The initiative was proposed by President Emmanuel Macron in December in order to diffuse criticism of French security forces which are regularly accused of discrimination and using excessive force.
In November, video of Paris police beating and abusing a black music producer inside his studio shocked the country, but other recent incidents include the violent clearing of a migrant camp in the centre of the capital.
During months of anti-government demonstrations by so-called “yellow vest” protesters in 2018-19, around 20 people lost an eye and dozens were seriously injured by police rubber bullets and stun grenades.
“We need to act urgently,” Macron wrote on December 8th when announcing the consultation to “consolidate” the link between the police and the French population, which is expected to last until May.
“I want to advance quickly and concretely to improve the working conditions for the noble and essential job of keeping the peace,” he added. “France hangs together through its police and gendarmes.”
Pitching the idea as both a listening exercise and a way of improving working conditions for officers is a sign of the delicate balancing act faced by the head of state.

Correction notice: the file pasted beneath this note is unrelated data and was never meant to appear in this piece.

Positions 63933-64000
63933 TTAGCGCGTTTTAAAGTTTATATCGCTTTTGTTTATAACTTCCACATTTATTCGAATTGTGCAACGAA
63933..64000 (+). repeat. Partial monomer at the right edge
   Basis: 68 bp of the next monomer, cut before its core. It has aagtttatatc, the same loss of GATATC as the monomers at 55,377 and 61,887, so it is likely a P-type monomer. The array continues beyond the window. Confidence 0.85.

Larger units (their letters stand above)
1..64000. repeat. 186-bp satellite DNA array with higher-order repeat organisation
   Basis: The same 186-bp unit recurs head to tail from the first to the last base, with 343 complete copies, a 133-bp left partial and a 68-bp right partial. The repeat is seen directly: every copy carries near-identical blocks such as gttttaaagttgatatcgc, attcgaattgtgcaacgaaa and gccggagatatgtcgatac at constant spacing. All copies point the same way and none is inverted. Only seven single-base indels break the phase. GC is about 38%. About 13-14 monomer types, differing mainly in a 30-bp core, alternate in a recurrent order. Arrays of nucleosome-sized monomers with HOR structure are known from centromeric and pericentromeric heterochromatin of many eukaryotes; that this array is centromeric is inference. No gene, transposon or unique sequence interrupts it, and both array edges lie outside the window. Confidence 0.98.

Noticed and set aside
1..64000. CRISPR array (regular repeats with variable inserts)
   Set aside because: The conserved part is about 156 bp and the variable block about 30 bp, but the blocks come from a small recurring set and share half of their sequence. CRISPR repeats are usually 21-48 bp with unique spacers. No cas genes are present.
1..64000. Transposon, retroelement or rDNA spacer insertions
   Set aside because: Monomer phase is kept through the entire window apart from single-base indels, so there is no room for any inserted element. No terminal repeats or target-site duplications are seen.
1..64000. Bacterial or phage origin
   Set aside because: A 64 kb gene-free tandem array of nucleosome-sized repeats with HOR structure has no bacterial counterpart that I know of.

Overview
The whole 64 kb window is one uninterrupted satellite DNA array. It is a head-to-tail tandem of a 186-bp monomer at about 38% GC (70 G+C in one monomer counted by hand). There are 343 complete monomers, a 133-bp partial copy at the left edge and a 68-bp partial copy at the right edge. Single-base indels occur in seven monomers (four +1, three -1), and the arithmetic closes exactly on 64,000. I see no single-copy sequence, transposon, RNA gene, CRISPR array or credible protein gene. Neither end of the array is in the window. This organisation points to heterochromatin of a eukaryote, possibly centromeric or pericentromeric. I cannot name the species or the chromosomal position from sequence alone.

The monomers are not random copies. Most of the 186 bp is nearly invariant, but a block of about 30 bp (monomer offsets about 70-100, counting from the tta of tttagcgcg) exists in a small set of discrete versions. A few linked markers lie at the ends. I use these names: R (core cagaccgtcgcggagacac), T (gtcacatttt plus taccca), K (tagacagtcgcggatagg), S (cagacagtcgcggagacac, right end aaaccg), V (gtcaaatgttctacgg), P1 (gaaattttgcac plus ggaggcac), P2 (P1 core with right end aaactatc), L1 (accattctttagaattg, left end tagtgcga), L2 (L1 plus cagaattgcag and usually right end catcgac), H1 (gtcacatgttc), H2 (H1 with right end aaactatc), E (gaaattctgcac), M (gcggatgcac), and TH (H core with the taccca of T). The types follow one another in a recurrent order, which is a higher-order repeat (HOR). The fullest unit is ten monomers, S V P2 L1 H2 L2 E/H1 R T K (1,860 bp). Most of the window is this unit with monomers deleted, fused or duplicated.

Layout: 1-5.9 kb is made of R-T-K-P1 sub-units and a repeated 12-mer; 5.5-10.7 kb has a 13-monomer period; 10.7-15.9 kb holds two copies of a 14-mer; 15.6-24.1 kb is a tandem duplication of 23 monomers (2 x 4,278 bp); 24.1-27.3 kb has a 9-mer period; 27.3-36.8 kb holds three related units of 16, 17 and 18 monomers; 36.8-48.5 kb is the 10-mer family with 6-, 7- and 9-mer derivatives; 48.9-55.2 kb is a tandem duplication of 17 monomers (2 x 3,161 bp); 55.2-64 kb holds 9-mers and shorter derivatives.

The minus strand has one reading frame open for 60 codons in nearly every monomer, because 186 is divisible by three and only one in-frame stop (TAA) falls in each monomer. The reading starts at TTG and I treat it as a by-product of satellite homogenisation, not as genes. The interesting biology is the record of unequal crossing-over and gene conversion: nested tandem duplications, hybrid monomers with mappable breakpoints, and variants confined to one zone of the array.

Despite wide-ranging demands for better community relations, Macron is aware that officers are on the frontlines of often violent streets protests, as well as anti-terror operations.
He angered police unions when he acknowledged in December that identity checks carried out by security forces targeted ethnic minorities disproportionately – a common complaint from residents in high-immigration areas.
“When you have a skin colour that is not white, you are stopped much more. You are identified as a problem factor. And that cannot be justified,” he told the Brut video website.
Yves Lefebvre, a trade union leader, wrote to him afterwards to complain, saying that the fault lay in “decades of urbanisation policies that have piled up immigrant populations in the same areas”.
The consultations will see police union leaders, former officers and local mayors invited to give their opinions in a process overseen by hardline Interior Minister Gérald Darminin.
Darmanin is also set to tour the country to meet local officers, but it remains unclear how much civil society groups and academics will be asked to contribute.
The conclusions are set to inform a new draft security law which will be brought before parliament before France holds a presidential election in the first half of 2022.
A previous draft sparked protests in November and December over a clause that would have criminalised publishing images identifying on-duty officers.
Long-standing proposals for improving confidence in French security forces include more local policing focused on problem-solving, rather than simply repression, and a truly independent police complaints process.
Critics have dismissed the latest consultations as a PR exercise.
Interior Minister Darmanin made his views on police brutality clear in July last year in the wake of the killing in the United States of George Floyd, a black man who choked to death while being arrested.
“When I hear the words police violence, personally it makes me choke,” Darmanin told a parliamentary hearing.